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Flashcards in Osteoporosis Deck (31):


Reduction in the strength of bone that leads to increased risk of fractures


World Health Organization (WHO) for Osteoporosis

A bone density that falls 2.5 standard deviations (SD) below the mean for young healthy adults of the same sex (T score of -2.5)
Postmenopausal women who fall b/w -1.0 and -2.5 also have low bone density and are at increased risk of developing osteoporosis
(>50% of fxs among postmenopausal women occur in this group)


Epidemiology for Osteoporosis

Most common bone disease
Osteoporosis causes around 2 million fractures/yr in US
As many as 8 million women and 2 million men have osteoporosis and an additional 18 million have osteopenia (T score -2.5)
Morbidity and indirect mortality rates are very high
Primarily due to complications of the treatment of fractures

Fractures of distal radius increase in frequency before age 50 and plateau by age 60 w/ only a modest age-related increase thereafter


Complications of Osteoporosis

Wrist Fractures

Hip fractures
Associated with a high incidence of DVT and PE (20-50%)
Mortality rate b/w 5-20% during the 1st year after surgery

Vertebral fractures are relatively asymptomatic
Associated w/ a long-term morbidity and a slight increase in mortality rates primarily due to pulmonary disease.
Multiple fractures lead to loss of height, kyphosis and secondary pain and discomfort in the back.
Thoracic fractures can be associated with restrictive lung disease


Primary type of Osteoporosis

Type I: Postmenopausal (rapid bone loss w/in 6 years of menopause, mainly trabecular bone)
Type II: Senile (men and women >75yr of age), slow progression, both cortical and trabecular bone


Secondary type of Osteoporosis

Sex hormone deficiency (hypogonadism, prolactinoma, orchiectomy for tx of prostate cancer)
Hormone excess (hyperthyroidism, hyperparathyroidism, corticosteroids)
Increased bone resorption/formation ratio: immobilization, space flight, long term heparin, cancers such as MM, lymphoma, breast cancer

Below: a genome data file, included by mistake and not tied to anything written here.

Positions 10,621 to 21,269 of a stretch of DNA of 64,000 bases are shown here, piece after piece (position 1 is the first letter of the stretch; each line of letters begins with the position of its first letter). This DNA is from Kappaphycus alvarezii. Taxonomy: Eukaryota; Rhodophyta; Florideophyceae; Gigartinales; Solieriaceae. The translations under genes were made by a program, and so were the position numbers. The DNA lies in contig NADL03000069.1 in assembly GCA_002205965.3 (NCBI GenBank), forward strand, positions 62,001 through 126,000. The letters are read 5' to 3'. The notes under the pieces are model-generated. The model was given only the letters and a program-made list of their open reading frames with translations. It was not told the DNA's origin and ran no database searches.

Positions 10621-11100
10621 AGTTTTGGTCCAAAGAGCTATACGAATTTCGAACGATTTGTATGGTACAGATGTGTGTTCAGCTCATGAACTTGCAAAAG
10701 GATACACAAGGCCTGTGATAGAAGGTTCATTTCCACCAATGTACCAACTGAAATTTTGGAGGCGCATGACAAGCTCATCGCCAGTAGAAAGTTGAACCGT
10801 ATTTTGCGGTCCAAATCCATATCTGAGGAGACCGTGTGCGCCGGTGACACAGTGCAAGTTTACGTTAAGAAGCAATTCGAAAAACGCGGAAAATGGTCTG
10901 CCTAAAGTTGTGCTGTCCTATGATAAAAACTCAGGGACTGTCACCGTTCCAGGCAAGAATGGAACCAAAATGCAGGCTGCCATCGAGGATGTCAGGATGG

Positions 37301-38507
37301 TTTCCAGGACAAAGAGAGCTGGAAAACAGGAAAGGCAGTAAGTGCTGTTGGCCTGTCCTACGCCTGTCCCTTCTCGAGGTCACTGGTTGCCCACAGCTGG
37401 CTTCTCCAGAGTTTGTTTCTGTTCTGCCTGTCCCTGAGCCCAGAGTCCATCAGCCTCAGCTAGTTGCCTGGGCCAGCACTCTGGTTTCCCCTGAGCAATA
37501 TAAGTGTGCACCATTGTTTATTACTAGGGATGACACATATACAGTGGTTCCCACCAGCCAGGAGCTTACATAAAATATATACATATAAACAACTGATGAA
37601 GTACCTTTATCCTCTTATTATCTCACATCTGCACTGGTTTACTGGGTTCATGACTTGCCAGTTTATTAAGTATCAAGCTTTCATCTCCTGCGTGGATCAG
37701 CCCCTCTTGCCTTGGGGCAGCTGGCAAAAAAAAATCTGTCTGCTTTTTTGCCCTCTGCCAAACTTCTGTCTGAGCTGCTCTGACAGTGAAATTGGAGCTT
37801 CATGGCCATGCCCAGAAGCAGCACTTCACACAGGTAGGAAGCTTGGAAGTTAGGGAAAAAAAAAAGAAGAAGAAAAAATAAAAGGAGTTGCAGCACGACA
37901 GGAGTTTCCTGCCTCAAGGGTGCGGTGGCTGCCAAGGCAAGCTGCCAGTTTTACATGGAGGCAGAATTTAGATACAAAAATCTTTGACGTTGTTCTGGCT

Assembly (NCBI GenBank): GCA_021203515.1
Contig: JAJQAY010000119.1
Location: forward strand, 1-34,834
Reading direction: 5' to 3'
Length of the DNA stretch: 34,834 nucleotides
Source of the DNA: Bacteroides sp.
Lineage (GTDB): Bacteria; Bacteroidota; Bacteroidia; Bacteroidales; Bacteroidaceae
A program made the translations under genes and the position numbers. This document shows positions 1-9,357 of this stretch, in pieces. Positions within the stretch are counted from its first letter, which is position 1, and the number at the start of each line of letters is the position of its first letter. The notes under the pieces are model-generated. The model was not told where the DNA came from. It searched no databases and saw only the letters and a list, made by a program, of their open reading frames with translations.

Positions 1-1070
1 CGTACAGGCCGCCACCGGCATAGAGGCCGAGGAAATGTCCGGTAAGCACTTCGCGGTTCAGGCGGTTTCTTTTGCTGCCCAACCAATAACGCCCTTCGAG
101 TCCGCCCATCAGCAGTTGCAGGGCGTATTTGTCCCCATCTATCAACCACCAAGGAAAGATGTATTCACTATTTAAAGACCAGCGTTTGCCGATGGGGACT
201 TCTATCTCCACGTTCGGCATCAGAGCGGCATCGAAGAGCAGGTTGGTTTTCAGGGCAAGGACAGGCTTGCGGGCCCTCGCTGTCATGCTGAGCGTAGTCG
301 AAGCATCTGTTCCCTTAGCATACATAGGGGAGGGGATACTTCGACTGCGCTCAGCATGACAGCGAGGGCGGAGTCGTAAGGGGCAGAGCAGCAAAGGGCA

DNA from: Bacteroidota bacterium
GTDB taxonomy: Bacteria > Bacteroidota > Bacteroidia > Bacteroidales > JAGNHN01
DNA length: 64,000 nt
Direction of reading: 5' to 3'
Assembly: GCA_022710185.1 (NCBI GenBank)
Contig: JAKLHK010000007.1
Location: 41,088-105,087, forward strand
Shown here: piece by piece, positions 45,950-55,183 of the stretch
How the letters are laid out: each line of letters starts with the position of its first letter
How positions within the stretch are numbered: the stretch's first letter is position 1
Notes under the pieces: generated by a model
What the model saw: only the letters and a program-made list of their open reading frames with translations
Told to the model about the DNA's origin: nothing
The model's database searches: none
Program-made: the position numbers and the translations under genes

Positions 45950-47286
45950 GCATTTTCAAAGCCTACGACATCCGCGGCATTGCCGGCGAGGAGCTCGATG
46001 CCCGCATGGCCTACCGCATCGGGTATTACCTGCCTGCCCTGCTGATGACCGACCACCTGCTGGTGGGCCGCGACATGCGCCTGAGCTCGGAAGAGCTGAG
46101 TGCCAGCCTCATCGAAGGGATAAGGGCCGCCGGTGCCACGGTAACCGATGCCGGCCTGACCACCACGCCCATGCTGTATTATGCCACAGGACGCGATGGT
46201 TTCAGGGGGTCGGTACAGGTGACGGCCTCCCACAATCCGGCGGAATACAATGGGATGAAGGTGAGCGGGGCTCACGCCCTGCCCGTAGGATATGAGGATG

Multifactorial (renal failure, anorexia, athletic amenorrhea, ETOH use d/o)


Risk Factors of Osteoporosis Non Modifiable

Women (postmenopausal/low estrogen)
White race
Advanced age
Personal hx of fracture as an adult
History of fracture in a first degree relative


Risk Factors of Osteoporosis Potentially Modifiable

Low body weight
Current cigarette smoking
ETOH abuse
Low calcium intake
Vitamin D deficiency
Inadequate physical activity/immobility


Risk Factors of Osteoporosis Chronic Disease

Rheumatologic and autoimmune d/o
Endocrine: hypogonadal states, anorexia, DM, Cushings syndrome, hyperthyroidism
GI disorders: Celiac, gastric bypass, Crohn’s, malabsorption
Hematology/Oncology: Multiple Myeloma, lymphoma, leukemia
CNS: Epilepsy, Muscular Sclerosis (MS), Dementia, Parkinsons Dz, poor eyesight


Risk Factors of Osteoporosis Medications

Glucocorticoids (most common), anticonvulsants, immunosuppressants(cyclosporine), cytotoxic drugs, Aromatase inhibitors, long term Heparin, Lithium, hormonal therapies, long term PPIs, high dose inhaled steroids in elderly


Pathophysiology for Normal Growth

Skeleton increases in size by linear growth and by apposition of new bone tissue on the outer surface of the cortex called modeling (allows the long bones to adapt and shape to the stresses placed on them).

During puberty, there is increased sex hormone production that is required for skeletal maturation

In young adults resorbed bone is replaced by an equal amount of new bone (bone mass remains constant after peak bone mass is achieved in adulthood)- equal balance


Pathophysiology for Adults

Bone remodeling (2 primary functions)
Repair microdamage w/in the skeleton to maintain skeletal strength
To supply calcium from the skeleton to maintain normal serum calcium
**Regulated by: estrogen, androgens, vitamin D, Parathyroid hormone (PTH) as well as numerous growth factors

At age 30-45yr: Resorption exceeds formation
Exaggerated in women after menopause
Excessive bone loss can occur if there is an increase in osteoclastic activity and/or a decrease in osteoblastic activity


Signs and Symptoms for Osteoporosis

Usually asymptomatic unless the patient sustains a fracture
Gradual height loss
Increased kyphosis of thoracic spine (Dowager hump) with a secondary protuberant abdomen
Pain (bone pain or deformities may result from fractures)


Diagnosis for Osteoporosis

Made clinically in the setting of a fragility fracture regardless of T-score
In postmenopausal women and men>50 w/ no fragility fracture diagnosed by bone density testing


Labs for Osteoporosis

Primarily used to rule out secondary causes:
CBC (anemia, Multiple Myeloma)
elevated hyperparathyroidism
low Vitamin D def or GI malabsorption
Phosphorus (elevated in renal failure)
Vitamin D level (goal is >30ng/mL)
Albumin (nutrition status)
Alkaline Phosphatase
Serum protein electrophoresis- MM
Creatinine (kidney function)
TSH (hyperthyroidism)
Elevated hyperparathyroidism